BY PROF. ELISEOS PAUL TAIGANIDES
There is the Greece one imagines from watching CNN in America elaborating on the abyss of disorders, and there is the joy one feels upon landing on the island of Crete. What a feeling, walking into the light, breathing in the salt-tinged breeze of the blue Aegean Sea.
Around 9PM we walked by cafes filled with young people to a taverna that was full, even though it was Thursday night. Across from our table sat three middle-aged ladies of “up-scale” looks eating between looks at their smart phones and smoking cigarettes one after the other. The highest number of cancer deaths in Greece is from lung cancer; smoking is part of the reason!
What I love about dining in Greece is the ordering of a few dishes at first, and keep on ordering as new ones are delivered, or asking for the wine carafe to be refilled, something that would drive American restaurateurs crazy. The plates pile up; they are not removed as is the case in America to turn over the tables to new customers, which is the way to make money. It made me recall the story of the young man who barefooted was peddling donuts at our favorite beach in Hersonissos. I bought nine donuts, but I told him I did not have money; his retort reflects how business is run in Greece: “It’s OK”, he said “I work for Glory, not for Money!”
At the end of our dinner, we received the customary end-of-the-meal-freebie, watermelon and raki, something akin to but much better than the fortune cookie the Chinese restaurants give. Pleased with the service, I left a substantial tip; Greek and European restaurant prices include percentage for the staff; except for Americans, most people do not tip. Another thing that makes coming to Greece enjoyable is the fact that restaurants are run by families. We see no personnel turnover, only inevitable aging, which of course takes its toll!
Since 1994, all of our nine grandchildren were baptized in Greece; the glendi after the ceremony were held in the taverna in the Avdou village church courtyard. Bachelor Nikos offered the best food thanks to his mother Eleftheria. Last year, Eleftheria succumbed to her ailing heart. Nikos closed the taverna. Of the 125 stores that operated in the village, there are now only a grocery shop, two kafeneia, and Cify’s taverna. The other day at the taverna, the bill came to €33.50. Cify said give me 30.
The pageant of the EURO Cup got started without a Greek team. Greece had hired the Italian Claudio Ranieri for the qualification matches, but fired him after 4 months. Hired by Leicester City, the team in the throes of being relegated in the English Premier League, he achieved the “Miracle” – championship. Ranieri is revered in 2016 the way German Otto Rehhagel was when he coached the Cinderella Greek team to the European Championship in 2004, doubling the joy of the Athens Olympics!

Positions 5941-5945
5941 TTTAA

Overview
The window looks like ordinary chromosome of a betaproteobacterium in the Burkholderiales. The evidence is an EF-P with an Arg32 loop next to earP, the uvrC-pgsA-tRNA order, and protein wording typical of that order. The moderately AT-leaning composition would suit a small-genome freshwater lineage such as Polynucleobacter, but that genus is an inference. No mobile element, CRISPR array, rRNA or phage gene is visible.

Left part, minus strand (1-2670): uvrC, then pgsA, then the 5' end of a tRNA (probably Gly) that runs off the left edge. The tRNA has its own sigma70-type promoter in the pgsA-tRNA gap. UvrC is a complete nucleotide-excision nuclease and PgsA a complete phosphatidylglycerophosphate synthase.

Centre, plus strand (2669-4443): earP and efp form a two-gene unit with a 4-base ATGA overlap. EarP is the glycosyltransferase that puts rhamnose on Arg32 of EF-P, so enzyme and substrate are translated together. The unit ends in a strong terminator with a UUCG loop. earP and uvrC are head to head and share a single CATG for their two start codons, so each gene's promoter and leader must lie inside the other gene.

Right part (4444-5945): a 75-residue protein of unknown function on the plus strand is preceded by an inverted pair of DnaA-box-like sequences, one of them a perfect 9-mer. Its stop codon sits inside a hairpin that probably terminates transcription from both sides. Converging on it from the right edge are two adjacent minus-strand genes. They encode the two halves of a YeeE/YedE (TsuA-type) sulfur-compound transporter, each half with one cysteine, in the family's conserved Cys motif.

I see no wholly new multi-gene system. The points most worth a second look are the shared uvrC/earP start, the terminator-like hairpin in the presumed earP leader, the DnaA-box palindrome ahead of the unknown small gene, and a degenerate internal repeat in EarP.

We watched the game under the mulberry trees in Eva’s café, as we have done for the 22 summers we have been coming to Avdou. Most of the watchers were foreign-born but residents of Avdou having married here, begat children, baptized them Orthodox, three Albanians, four Romanians, and one Muslim Pakistani, who speaks Greek, but has not converted. In the Albania vs Switzerland game, seven of the players playing for the Swiss were Albanians, one of whom was a brother to the one playing for Albania. Alexi, an Albanian, who grew up in Avdou, is now married with three children, said to me: “Albania lost to Albanians.”
Baptisms and weddings are very rare any more in the village, but the few that we witnessed even during the past few years when Greece was recoiling from the limits imposed by the Northern Europeans, the celebrations have been extravagant. At the wedding of a local girl getting married at the same time that their 3-year-old son was being baptized, 1,000 of us were fed in the old schoolyard with mezedes, three main courses, sweets, fruits, wine, beer, raki, a bottle of whisky at each table, fireworks, and a band playing till 6AM.
Our neighbor Marika told us she had gone to lunch with a friend to a place outside Heraklion where they encountered a group of 29 women all of them over 80 years old. It was the birthday of one of the 29, and they had come by bus to celebrate. When the music started they all got up and started dancing. Marika asked one about their prowess at that advanced age. The answer came in the typical Cretan mantinada, the translation of which is: “One looks at the abyss of a cliff and gets dizzy; another at the edge of the cliff dances pentozali.”
Recall that the movie Zorba the Greek from the novel of Cretan Nikos Kazantzakis ended with a pentozali dance after “the full catastrophe.” It is this spirit of joyful defiance that makes us always want to return to Greece, our Holy Homeland, stare with dignity at the abyss, and dance!
Prof. Eliseos Paul Taiganides is the editor of Greek Ethos.